Meanwhile, in August 1896, Pieter Zeeman of Leyden University discovered splitting of spectral lines in the magnetic field. Many physicists concentrated their attention on this long awaited connection between magnetism and light. It was around this time that Becquerel also left the “non-interesting” field of radioactivity, and from 1897 to 1899, he delivered at meetings of the Academy of Sciences, a number of papers on the Zeeman effect and the Faraday effect.
It is difficult to say how history would have been shaped if it were not for Maria Skłodowska-Curie who decided at the end of 1897 to study the “non-interesting” subject of uranium radiation. If she had continued her applied research on the magnetism of tempered steel, her name would probably not be widely known today.
|For some time before Nov-Dec 1895, scientists had been reporting bizarre apparitions when they electrified the thin gas in vacuum tubes. On the Sunday before Christmas 1895, Wilhelm Conrad Röntgen invited his wife Bertha into the laboratory and took a shadow-graph of the bones of her hand with her wedding ring clearly visible. This is one of the most famous images in photographic history and propelled Röntgen in no time into international celebrity. The medical implications were immediately realized and the first images of fractured bones were being made by January 1896 even though none yet knew what the mystery rays were. The radiograph reproduced here is of the hand of Albert von Kolliker, made at the conclusion of Roentgen’s lecture and demonstration at the Wurzburg Physical-Medical Society on 23 January 1896. (Credit: AIP Emilio Segre Visual Archives, Lande Collection)
Her first study of radioactivity (Skłodowska-Curie, 1898)—the term she first proposed—was a real break with the past. First, she applied a precise and sensitive electrometer; method much more reliable than the photographic method that gave qualitative, non repeatable, and often erroneous results because of the quality of the manufactured plates. Second, she decided to perform a systematic study of all available minerals, rocks, and other substances. This quickly resulted in a breakthrough since it was found that the intensity of radiation from various uranium minerals was not proportional to the amount of uranium they contained. This led Curie to hypothesize on the existence of a new unknown radioactive element. Her systematic studies led her to discover the radioactivity of thorium, which was also discovered independently by German physicist Gerhard Schmidt (Schmidt, 1898), who used a photographic method similar to that of Becquerel and found that thorium rays could be refracted and reflected (diffused) but not polarized.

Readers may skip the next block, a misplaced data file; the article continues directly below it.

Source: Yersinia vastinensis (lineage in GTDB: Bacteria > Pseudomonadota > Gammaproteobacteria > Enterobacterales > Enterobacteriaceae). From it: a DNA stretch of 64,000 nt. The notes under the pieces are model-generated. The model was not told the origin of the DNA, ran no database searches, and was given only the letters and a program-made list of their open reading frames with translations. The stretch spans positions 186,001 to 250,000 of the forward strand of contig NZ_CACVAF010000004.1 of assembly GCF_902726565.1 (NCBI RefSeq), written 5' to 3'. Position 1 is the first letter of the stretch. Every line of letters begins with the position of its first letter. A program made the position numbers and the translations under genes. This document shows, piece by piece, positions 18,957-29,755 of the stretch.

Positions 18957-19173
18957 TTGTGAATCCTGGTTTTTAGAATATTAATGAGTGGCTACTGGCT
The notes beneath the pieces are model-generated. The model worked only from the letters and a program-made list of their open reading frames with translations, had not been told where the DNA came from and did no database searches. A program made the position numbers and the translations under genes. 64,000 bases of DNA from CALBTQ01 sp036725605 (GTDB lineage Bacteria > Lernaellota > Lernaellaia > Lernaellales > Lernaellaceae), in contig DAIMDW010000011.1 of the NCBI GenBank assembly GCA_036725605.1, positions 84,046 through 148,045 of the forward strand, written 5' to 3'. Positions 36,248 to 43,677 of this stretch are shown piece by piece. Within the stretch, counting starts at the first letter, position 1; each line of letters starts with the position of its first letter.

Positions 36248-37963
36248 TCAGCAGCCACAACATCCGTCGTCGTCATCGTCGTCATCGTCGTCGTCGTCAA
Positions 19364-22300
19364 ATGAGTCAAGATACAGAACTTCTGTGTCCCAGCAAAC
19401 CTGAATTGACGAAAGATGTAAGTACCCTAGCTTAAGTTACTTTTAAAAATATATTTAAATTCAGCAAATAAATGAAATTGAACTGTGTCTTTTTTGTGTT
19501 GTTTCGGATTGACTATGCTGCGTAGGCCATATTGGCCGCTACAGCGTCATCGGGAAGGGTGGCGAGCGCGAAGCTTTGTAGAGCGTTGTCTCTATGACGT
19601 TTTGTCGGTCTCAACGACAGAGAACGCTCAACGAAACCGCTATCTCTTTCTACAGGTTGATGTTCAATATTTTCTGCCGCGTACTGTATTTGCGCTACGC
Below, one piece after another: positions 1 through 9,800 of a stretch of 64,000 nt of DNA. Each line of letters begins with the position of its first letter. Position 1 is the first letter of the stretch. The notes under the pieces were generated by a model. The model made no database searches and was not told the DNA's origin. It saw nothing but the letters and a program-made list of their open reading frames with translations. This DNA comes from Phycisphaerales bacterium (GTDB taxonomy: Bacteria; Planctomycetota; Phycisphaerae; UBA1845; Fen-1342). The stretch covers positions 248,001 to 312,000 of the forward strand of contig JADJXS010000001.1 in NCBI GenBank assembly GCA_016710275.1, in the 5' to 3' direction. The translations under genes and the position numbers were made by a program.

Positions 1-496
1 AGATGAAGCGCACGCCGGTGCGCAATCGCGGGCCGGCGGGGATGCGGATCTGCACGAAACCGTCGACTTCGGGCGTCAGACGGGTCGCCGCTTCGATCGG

Here is an excerpt from Curie’s paper (M. Curie 1898):
“I have examined a great number of metals, salts, oxides, and minerals. . . . All the compounds of uranium studied are very active and they are, in general, the more active the more uranium they contain. The compounds of thorium are very active. The oxide of thorium even exceeds metallic uranium in activity. It should be noted that two most active elements, uranium and thorium, are those which have the greatest atomic weight. . . . Two ores of uranium, pitchblende (uranium oxide), and chalcolite (phosphate of copper and uranium) are much more active than uranium itself. This fact is very remarkable and leads to the belief that these minerals may contain an element much more active than uranium. . . . To interpret the spontaneous radiation of uranium and thorium one might imagine that all space is constantly traversed by rays analogous to Röntgen rays but much more penetrating and able to be absorbed only by certain elements of high atomic weight, such as uranium and thorium.”
Thus, it was Curie’s first paper, published in April 1898, which again concentrated the interest of researchers on Becquerel rays. “It appeared that the results of my work were so interesting that Pierre Curie put aside his current research and joined me in the effort to extract and study new radioactive substances,” she wrote later in the introduction to her doctoral dissertation (M. Curie, 1903).
In July 1898, Maria and Pierre Curie announced the discovery of a new radioactive element (P. Curie and M. Curie 1898):
“Certain minerals containing uranium and thorium (pitchblende, chalcolite, uranite) are very active from the point of view of emission of Becquerel rays. In earlier work, one of us has shown that their activity is even greater than that of uranium and thorium, and has made the statement that this effect must be due to some other very active substance contained in a very small quantity in these minerals. . . . We believe, therefore, that the substance, which we have recovered from pitchblende contains a metal not yet described, related to bismuth in its analytical properties. If the existence of this new metal is confirmed, we propose to call it polonium, after the native country of one of us.”